Six Takeaways from PGIM Real Estate’s Global Outlook Report


PGIM Real Estate, the global investment arm of Prudential Financial Inc., which has $69.6 billion assets under management across the U.S., Europe and the Asia Pacific region, released its third annual global outlook report this week. The key message of the report: commercial real estate is still a strong sector, but the uncertain length of this cycle has investors questioning what do to next. NREI breaks down a few of the report’s findings, along with comments made during a web presentation of the report by two PGIM executives.

  1. Investors may be nervous, but there are reasons for positivity. In general, cap rates are stable, though there are some exceptions, said Eric Adler, CEO of PGIM Real Estate. This is leading to nervousness on the part of investors. “They do feel that we’re later in the cycle. We’re at values that are close to all-time highs,” he said. However, the underlying supply-demand dynamics for the most part remain stable, as supply had been subdued this cycle because of regulatory changes after the financial crisis. On the demand side, there has been consistency and a lengthening of the real estate cycle and there have been no financial excesses of the kind that led to the previous financial crisis, Adler added. “There is a decent amount of demand and it keeps on growing,” he said.
  2. Returns are strong, but moving lower. In the U.S., the firm estimates 10.7 annual returns on commercial real estate investments, compared to 9.3 percent in Asia and 13.7 percent in Europe, according to the report. Investors are thinking more about pricing and returns given the length of the cycle, said Peter Hayes, head of investment research at PGIM Real Estate. “This is a long cycle and we can’t predict when this cycle will end, but we do know that investors are thinking more and more about the returns outlook, interest rates,” Hayes said. There is also a lower long-term returns outlook—a topic of discussion for the past two or three years, Hayes said. Based on current interest rates, the firm projects that from 2018 through 2028, unlevered global all-property prime markets will see returns of 4.8 percent. The figure was 10.2 percent for the period from 2011 to 2017. The lower forecasted return is a result of low yields, low inflation, weak productivity growth and some oversupply. Last year, yields declined across most major sectors around the world, the report noted.
  3. Diversification is key. By looking at how markets perform over time relative to each other, diversification across regions and sectors is a necessary strategy, Hayes said. The firm analyzed the returns for sectors and regions around the world, ranking from highest to lowest performing from 1995 to 2017; it is unclear which sector or region (office, industrial, multifamily and retail in the U.S., Europe and Asia Pacific) is a standout for performance over the long term. “There’s no obvious pattern over which sector, which region performs the best relative to all others,” Hayes said. According to the chart, the U.S. industrial sector has performed the best in 2017, with 23 percent returns, and the U.S. retail sector the worst—with 3 percent returns. There is also a case to be made for diversifying the capital structure as well, Hayes added.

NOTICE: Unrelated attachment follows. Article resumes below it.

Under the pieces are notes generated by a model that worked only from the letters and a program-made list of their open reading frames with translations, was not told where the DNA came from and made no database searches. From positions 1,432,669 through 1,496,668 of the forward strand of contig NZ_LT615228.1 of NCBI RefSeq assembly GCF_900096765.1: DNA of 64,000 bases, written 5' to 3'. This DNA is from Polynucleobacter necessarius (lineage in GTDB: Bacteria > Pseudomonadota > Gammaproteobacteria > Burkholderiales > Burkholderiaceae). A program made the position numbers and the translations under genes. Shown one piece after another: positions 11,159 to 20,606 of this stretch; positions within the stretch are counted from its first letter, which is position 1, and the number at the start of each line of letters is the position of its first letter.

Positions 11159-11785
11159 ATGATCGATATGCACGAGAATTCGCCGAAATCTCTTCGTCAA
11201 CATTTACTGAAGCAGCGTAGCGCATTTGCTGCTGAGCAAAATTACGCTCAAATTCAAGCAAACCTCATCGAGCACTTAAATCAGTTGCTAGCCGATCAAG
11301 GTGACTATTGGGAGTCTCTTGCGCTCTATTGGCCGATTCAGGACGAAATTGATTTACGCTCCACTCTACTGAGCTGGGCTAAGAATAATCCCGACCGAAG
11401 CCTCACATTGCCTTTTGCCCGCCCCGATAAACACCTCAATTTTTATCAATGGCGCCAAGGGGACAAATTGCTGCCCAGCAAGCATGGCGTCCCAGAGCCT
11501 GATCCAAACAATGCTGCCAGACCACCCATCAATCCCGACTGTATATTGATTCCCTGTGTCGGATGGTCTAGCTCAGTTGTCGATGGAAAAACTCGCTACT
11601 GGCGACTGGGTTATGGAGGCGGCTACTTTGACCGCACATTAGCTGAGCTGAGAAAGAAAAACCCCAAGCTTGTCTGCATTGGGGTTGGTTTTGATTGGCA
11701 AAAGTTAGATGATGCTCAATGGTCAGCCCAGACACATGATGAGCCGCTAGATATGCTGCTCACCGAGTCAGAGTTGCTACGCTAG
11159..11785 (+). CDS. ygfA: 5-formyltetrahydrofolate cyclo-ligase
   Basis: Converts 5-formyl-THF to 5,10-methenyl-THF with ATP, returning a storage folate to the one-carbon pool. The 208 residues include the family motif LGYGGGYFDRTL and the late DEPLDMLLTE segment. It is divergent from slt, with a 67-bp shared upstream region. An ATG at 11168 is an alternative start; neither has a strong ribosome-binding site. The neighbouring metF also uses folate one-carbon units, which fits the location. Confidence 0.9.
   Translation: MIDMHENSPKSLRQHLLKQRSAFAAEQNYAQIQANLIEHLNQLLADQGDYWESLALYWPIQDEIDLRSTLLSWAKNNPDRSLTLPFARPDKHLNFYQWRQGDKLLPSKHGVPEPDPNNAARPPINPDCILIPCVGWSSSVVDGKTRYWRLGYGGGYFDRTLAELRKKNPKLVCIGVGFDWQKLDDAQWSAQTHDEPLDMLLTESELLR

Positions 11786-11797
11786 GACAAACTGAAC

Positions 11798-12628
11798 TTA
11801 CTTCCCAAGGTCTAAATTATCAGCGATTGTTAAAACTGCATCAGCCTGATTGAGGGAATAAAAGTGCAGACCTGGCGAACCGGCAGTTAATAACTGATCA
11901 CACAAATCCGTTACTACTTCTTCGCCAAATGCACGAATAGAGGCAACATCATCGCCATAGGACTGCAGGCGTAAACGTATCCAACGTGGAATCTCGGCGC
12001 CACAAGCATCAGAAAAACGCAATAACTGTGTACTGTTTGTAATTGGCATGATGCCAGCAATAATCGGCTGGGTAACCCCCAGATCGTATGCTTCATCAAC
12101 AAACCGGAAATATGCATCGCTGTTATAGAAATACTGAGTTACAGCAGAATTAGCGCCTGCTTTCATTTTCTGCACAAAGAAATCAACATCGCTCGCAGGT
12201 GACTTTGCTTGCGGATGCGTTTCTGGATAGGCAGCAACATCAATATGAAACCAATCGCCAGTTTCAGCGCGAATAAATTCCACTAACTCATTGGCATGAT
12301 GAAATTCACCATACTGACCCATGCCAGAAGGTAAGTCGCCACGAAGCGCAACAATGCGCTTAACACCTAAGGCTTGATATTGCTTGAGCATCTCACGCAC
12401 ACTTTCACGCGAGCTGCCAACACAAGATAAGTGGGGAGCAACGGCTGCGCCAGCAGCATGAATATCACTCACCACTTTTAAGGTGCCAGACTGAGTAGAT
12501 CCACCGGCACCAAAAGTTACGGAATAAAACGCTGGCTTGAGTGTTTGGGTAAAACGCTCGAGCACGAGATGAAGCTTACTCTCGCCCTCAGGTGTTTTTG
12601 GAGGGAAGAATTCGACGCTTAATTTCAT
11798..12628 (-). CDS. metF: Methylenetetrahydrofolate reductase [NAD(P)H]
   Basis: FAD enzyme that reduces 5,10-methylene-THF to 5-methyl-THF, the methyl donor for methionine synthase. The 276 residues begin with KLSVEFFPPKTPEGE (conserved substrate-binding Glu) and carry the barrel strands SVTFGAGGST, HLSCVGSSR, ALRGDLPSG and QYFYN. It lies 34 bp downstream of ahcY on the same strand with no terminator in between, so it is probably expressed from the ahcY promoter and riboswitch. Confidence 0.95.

4. Gateway markets will likely remain attractive for investors. Gateway markets have long been attractive to investors, but low yields, a slowdown of yield impact and moderating rents have signaled that gateway markets have been underperforming a wider index of global all-property returns, the firm found in its report. A sample of 13 markets showed an average prime net initial yield of just 3.7 percent. Still, caution after the financial crisis continued to draw investors to these big markets, though there has been somewhat of a shift toward 40 “other major cities,” which in the U.S. includes places like Nashville, Tenn., Portland, Ore. and Philadelphia that have all seen increased transaction volumes. Still, the report concludes that gateway markets will be top of mind for investors; they have the scale and liquidity many are looking for, as well as institutional participation. And in the long run, gateway markets perform better.
  5. Investor appetite in the U.S. is increasingly selective. There is still a lot of capital flowing into U.S. real estate, the report notes, but the picture changes when looking at individual property types. For example, sales of industrial properties grew by 24 percent over the last year; retail property sales plummeted by 24 percent. Tertiary markets are gaining attention in the multifamily space, and high-yielding suburban office properties have held up as well. Sales of office properties in the central business districts have fallen by 25 percent over the past 12 months, but the report notes this is a result of a slowdown in activity in lower-yielding markets like Manhattan.
  6. In the U.S., investment opportunities lie in suburban apartments, niche sectors and the logistics space. Class-B suburban multifamily assets are set for growth, particularly if they have good access to public transit and walkable amenities, the report stated. There has also been increased investor interest in non-traditional property types—thanks to a search for higher yields—and the changing behavior of consumers continues to fuel the demand for more logistics assets, the report found.
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